Stochastic mathematical modelling in biology (MAGIC042) |
GeneralDescription
Course description:
Immunological processes can span scales from handfuls of interacting
signalling molecules within a cell to huge populations of
proliferating lymphocytes. Thus, a range of deterministic and
stochastic modelling approaches are required to describe them.
Moreover, experimental advances are providing ever more refined tools
with which to probe immune responses and constrain models of
infectious disease. For example, recent advances in two-photon
microscopy and cell labelling have made it possible to directly
observe cells interacting in vivo and are opening new perspectives in
Immunology by providing a wealth of quantitative data regarding immune
responses in real time. Furthermore, the importance of mathematical
modelling for infectious disease is widely recognised, with work on
SARS, Foot-and-Mouth and Avian Influenza influencing government
policies. Increasingly such modelling tries to take into account the
stochastic nature of the transmission process. Those going on to work
in this area will need to be aware of the underpinning probabilistic
theory and techniques. The time is ripe to prepare the new generation
of theoretical immunologists and/or to expose the wider community to
the tools/techniques that are currently used in modelling
immunological processes and infectious disease.
Aims: To introduce some areas of the biological and medical sciences in which mathematics can have a significant contribution to make. To present different stochastic modelling approaches to understand a wide variety of biological (immunological and infectious disease) phenomena. Informal description: All the major developments in the physical sciences are underpinned by mathematics, both as (i) a framework (structure or language) for the concise statement of the laws of nature and as (ii) a tool for developing an understanding of new phenomena by modelling analysis. The introduction of mathematics to the biological and the medical sciences is still at an early stage, but it is becoming increasingly important in many areas. This module aims to introduce the student to some areas of mathematical biology that give rise to exciting new developments and to some of the current challenges for mathematical biology. Basic bibliography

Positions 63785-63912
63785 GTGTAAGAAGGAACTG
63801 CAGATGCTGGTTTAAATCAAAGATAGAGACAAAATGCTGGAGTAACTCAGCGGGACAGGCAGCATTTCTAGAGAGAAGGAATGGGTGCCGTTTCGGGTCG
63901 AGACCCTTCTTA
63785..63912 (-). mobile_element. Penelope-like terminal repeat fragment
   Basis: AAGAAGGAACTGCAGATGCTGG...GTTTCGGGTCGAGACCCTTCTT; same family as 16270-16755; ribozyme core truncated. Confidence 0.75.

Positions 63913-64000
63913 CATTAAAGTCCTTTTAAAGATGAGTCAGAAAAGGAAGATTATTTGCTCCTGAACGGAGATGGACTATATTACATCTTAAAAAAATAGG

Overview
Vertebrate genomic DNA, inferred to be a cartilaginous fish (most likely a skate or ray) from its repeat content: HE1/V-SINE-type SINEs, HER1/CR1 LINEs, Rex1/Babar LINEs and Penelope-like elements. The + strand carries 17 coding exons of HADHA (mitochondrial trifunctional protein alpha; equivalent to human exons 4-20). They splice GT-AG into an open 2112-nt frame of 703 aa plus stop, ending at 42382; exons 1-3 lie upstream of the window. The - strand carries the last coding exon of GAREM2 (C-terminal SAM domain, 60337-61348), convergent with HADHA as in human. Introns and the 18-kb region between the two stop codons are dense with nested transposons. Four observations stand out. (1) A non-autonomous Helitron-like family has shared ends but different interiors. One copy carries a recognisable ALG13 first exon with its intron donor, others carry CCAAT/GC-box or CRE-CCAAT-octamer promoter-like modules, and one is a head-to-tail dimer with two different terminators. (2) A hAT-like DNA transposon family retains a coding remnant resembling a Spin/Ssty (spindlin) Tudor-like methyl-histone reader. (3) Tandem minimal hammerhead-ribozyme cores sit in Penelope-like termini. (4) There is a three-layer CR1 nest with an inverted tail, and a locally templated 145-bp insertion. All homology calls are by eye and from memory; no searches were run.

SemesterAutumn 2009 (Monday, October 5 to Friday, December 11) Timetable
Prerequisites
There are no "formal" pre-requisites for this
course. We expect the students to have a mathematical/theoretical
physics background, in particular, calculus, vector calculus,
elementary ODEs and elementary dynamical systems theory.
Syllabus
Lecturers
Students
Bibliography
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